However, it says nothing about how access to information gathered is organised internally, paving the way for arbitrary uses. This lack of legal framework is clearly contrary to the ECJ’s Schrems case.

So-called “international” surveillance

The provisions on international surveillance legalise the vast Internet traffic collection system implemented by the DGSE (French foreign intelligence services) since 2008 to catch up with the NSA and the GCHQ in this area. It is very large-scale surveillance: the Prime Minister is to designate the submarine cables and other networks on which the DGSE can connect and authorises it to set up mass interceptions of the traffic.

This indiscriminate surveillance of communications constitutes a frontal attack on the Rule of Law that is contrary to the case law of the ECJ and the ECHR, which require to specify the existence of a reasonable suspicion against the persons whose communications are intercepted. On this matter, the Dutch MEP Sophie in’t Veld just challenged those provisions before the CNCTR4National Oversight Commission for Intelligence-Gathering Techniques..

Finally, as the French Constitutional Council has validated, citizens under surveillance have no legal remedy to challenge the so-called international surveillance measures, which is blatantly violating European conventions.

Exchanges of data with foreign intelligence services

The Snowden documents have shown the growing importance of the cooperation agreements between Western intelligence agencies, which provide massive exchanges of data between services. But the Surveillance Law prohibits the oversight Commission, the CNCTR, access to data held by the French services that has been transmitted by their foreign counterparts. This way, it also prevents any oversight by the Council of State.

As we have put in our writings, “the British GCHQ and the German BND can collect the communications of French residents in application of provisions which, in their national law, fall under the surveillance of international communications, and can transfer them to their French counterparts of the DGSE, who therefore escape any supervision and control over the use of such personal data.” By disarming the CNCTR’s oversight, the Surveillance Law allows services to bypass the meagre safeguards applicable for national surveillance and deprive citizens of the right to an effective remedy against the collection and use of this data.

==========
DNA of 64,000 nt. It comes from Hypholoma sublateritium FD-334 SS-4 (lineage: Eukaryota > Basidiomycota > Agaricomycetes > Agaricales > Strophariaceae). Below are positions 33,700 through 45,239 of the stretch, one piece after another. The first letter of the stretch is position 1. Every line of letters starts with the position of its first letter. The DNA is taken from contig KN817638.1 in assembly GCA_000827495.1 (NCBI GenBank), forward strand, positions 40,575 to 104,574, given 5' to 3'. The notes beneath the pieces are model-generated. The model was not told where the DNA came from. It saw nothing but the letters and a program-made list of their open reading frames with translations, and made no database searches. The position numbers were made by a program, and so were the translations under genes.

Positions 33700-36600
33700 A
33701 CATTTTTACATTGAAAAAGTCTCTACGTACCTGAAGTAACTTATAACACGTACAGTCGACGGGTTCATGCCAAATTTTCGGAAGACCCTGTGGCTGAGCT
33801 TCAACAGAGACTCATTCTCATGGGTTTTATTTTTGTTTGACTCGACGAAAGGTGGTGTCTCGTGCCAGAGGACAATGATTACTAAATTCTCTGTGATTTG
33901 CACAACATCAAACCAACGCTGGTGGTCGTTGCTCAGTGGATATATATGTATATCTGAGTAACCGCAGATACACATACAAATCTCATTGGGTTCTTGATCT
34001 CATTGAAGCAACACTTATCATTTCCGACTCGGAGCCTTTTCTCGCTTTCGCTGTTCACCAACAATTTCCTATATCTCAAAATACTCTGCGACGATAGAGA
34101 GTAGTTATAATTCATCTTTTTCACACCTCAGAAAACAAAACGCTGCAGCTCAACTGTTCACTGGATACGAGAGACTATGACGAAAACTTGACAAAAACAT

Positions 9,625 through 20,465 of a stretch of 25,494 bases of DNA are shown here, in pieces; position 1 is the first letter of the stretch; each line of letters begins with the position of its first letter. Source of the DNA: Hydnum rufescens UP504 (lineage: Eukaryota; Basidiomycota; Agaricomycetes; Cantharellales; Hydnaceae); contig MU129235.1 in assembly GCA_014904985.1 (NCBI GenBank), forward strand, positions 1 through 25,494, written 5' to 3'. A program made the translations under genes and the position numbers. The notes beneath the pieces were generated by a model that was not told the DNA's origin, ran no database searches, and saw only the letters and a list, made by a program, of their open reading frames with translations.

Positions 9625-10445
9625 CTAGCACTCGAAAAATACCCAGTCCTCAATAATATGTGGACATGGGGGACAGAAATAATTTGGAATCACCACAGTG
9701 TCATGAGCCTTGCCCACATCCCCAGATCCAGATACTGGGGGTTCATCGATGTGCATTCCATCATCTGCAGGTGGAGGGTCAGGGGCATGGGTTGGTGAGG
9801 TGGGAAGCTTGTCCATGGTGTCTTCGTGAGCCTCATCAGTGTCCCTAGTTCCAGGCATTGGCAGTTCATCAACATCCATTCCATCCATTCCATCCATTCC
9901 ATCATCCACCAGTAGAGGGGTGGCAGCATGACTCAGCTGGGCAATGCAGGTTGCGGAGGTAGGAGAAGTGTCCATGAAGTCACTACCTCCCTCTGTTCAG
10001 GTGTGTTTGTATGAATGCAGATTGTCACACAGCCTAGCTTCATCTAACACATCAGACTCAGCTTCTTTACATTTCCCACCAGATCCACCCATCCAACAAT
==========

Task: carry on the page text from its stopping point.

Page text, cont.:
Black boxes

Last year, during the parliamentary debate of the Surveillance Law, the “black boxes” sparked heated debates. They did so for a good reason: the intelligence services can now force Telecoms operators and hosting providers to install tracking devices on their infrastructure for real-time scanning of all traffic, hoping to identify “weak signals” of terrorist activities . These “black boxes” would thus imply to scrutinise the communications of nearly the entirety of the population.

Again, this indiscriminate surveillance is contrary to EU law. But this provision also violates the spirit and letter of the 2000 European directive on the information society services (eCommerce Directive), which prohibits national authorities from imposing on Telecom operators and hosting providers “a general obligation […] to monitor the information which they transmit or store, nor a general obligation actively to seek facts or circumstances indicating illegal activity”.

Oversight by the CNCTR

This has been said time and again: the CNCTR only issues non-binding opinions on the permissions that the French Prime Minister delivers to the intelligence services to recourse to surveillance measures. Because this is optional, it carries tangible risks of abuse. By the same token, last year, the president of the former Commission highlighted that almost one quarter of negative opinions issued during the first term of 2015 had not been followed. However, European case law is clear: it requires collection and secret use of personal data to be subject to prior authorisation by an independent entity. Such is not the case in France.

Judicial remedy

The right to a judicial remedy before a special chamber of the Council of State was presented as a major advance provided by the Surveillance Law. This is actually a fool’s game, which brings reason of State and its secrecy in French law without providing the minimum guarantees necessary for a fair trial.

Indeed, all the documents submitted by the administration during the proceedings remain secret; the plaintiff and his/her lawyer will not have access to them. The jurisprudence of the Council of State itself will remain secret, and it will be impossible for an individual to know whether he/she was under surveillance. Again, these special rules are contrary to European case law concerning the right to a fair trial.

But there is more!

Back to the Constitutional Council? (surprise!)

We just asked for a priority preliminary ruling on the issue of constitutionality (QPC) that will have to pass the French Council of State’s scrutiny and will, hopefully, be referred to the Constitutional Council.

But why going back before the constitutional judges, when they have already largely deliberated on the Surveillance Law, rejecting most criticisms that we, as many others, submitted?

One key provision had, seemingly, been overlooked.